d3 Swatches imports in Framework

Hi Again,

Likely another silly question. I’m trying to implement the static colors in Observable Framework but run into an import error. (Example followed is here: Static Colors / Aaron Kyle Dennis | Observable).

I was able to make this work in Notebook but can’t seem to replicate in the .md file.

I get the following error:

TypeError: Module name, ‘@d3/color-legend’ does not resolve to a valid URL.
RuntimeError: Module name, ‘@d3/color-legend’ does not resolve to a valid URL.

You can’t import notebooks into Observable Framework. Two alternatives:

  • Use Observable Plot instead of the D3 color legend notebook. (It’ll happily make standalone color legends for you and is more capable than the notebook.)
  • Copy the code out of the notebook and into a standalone JavaScript file. (But please preserve the copyright notice when you copy D3 code out of our notebooks.) You might find the observable convert command helpful here.
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As a general temporary workaround you can also use the following helper to import notebooks directly:

function importNotebook(invalidated, url) {
  const Runtime = import("npm:@observablehq/runtime@5").then(m => m.Runtime);
  const define = import(url).then(m => m.default);
  const module = Promise.all([Runtime, define]).then(([R, d]) => {
    const r = new R;
    invalidated.then(() => r.dispose());
    return r.module(d);
  return new Proxy({}, {
    get: (_, name) => name === "then" ? module : module.then(m => m.value(name))

~~~js echo
const {Swatches} = importNotebook(invalidation, "https://api.observablehq.com/@d3/color-legend.js?v=4");

~~~js echo
display(Swatches(d3.scaleOrdinal(["blueberries", "oranges", "apples"], d3.schemeCategory10)))

Be aware though that this is highly inefficient since it loads a separate Runtime module and relies on external dependencies that can neither be bundled nor prefetched.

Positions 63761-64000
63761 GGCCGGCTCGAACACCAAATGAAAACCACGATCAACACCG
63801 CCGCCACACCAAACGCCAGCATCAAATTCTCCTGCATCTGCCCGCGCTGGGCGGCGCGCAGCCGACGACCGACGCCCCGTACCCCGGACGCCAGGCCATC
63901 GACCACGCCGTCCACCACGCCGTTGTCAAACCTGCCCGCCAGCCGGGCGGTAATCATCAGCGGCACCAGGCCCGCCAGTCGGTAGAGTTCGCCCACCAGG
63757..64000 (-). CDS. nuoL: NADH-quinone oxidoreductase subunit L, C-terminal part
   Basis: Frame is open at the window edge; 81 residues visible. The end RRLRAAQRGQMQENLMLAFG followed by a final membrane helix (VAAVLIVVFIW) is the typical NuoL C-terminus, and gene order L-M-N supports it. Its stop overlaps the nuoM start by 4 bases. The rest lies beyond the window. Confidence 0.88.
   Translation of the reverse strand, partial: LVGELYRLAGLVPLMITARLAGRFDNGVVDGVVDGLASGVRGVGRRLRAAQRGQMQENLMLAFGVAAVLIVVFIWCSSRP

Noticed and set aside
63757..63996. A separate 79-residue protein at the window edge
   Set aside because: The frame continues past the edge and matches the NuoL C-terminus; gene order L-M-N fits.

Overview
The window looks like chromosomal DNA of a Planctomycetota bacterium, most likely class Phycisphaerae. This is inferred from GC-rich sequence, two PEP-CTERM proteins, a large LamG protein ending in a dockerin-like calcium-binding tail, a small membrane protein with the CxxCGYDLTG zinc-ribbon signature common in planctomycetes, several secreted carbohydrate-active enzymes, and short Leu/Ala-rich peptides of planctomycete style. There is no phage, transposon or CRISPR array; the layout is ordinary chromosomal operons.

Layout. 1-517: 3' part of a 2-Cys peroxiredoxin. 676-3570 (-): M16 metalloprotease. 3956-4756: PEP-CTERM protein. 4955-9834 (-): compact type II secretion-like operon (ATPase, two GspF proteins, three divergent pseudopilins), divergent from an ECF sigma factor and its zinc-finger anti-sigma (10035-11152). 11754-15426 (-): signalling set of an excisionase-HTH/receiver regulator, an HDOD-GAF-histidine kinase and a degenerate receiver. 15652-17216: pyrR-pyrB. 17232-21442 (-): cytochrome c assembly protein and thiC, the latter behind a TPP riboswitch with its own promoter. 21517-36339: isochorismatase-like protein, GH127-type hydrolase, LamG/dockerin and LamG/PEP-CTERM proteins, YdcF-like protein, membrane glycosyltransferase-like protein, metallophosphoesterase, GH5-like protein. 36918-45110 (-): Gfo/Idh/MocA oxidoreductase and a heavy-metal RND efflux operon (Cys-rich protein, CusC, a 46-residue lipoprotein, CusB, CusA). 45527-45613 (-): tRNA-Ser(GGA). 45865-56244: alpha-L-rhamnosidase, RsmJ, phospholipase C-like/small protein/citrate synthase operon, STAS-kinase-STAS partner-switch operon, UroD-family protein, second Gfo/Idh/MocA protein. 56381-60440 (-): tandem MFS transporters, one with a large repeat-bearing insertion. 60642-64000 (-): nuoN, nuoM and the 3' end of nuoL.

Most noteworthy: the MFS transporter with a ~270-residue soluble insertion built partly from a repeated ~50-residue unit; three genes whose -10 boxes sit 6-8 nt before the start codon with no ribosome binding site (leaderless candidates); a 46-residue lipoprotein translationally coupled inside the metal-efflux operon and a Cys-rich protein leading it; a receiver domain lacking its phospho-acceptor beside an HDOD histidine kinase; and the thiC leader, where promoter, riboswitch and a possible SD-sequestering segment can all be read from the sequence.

Maybe reframing the question, when I applied filtering to my dataset in Framework - I noticed that the color would stay the same when selecting a specific “TCXO”. In general I was able to figure this out by just adding another mark where I plot all the data with the stroke being TCXO but set the opacity to “0”. This is the only way I was able to get the color legend to show but I may be approaching this the wrong way. I’m not necessarily focused on implementing “Swatches” but that was the reference I found on how to keep static colors when toggling the data. My new implementation works but, again, I’m not sure if it’s the best approach.

I do not recommend importing from notebooks like @mootari suggests. (I thought about explicitly mentioning that in my post.) Yes, it’s possible, but it’s complicated and performs poorly, and also means your site could break if the notebook changes. I would go further and say that showing users how to do this is likely to cause more problems than it fixes. :sweat_smile:

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The problem is that you’re filtering the data before passing it to Plot, so Plot is seeing a different subset of the data and therefore is giving inconsistent color encodings.

Here are a few ways to fix this:

  • Use Plot’s filter transform instead of filtering the data yourself. This way Plot sees the unfiltered data and, assuming the unfiltered data isn’t changing, will produce a consistent color encoding.
  • Specify the color scale domain explicitly, e.g., color: {domain: ["A", "B", "C", "D"])}
  • Declare a standalone color scale from the full data and then pass it into the plot, e.g., const color = Plot.scale({color: {domain: …}}); and then Plot.plot({color, …}).
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Fwiw, neither did I:

Thanks a lot! I’ll try this out. I’ll still mark @mootari’s solution as the correct one since that is what the original question was. This is super helpful though and very clear!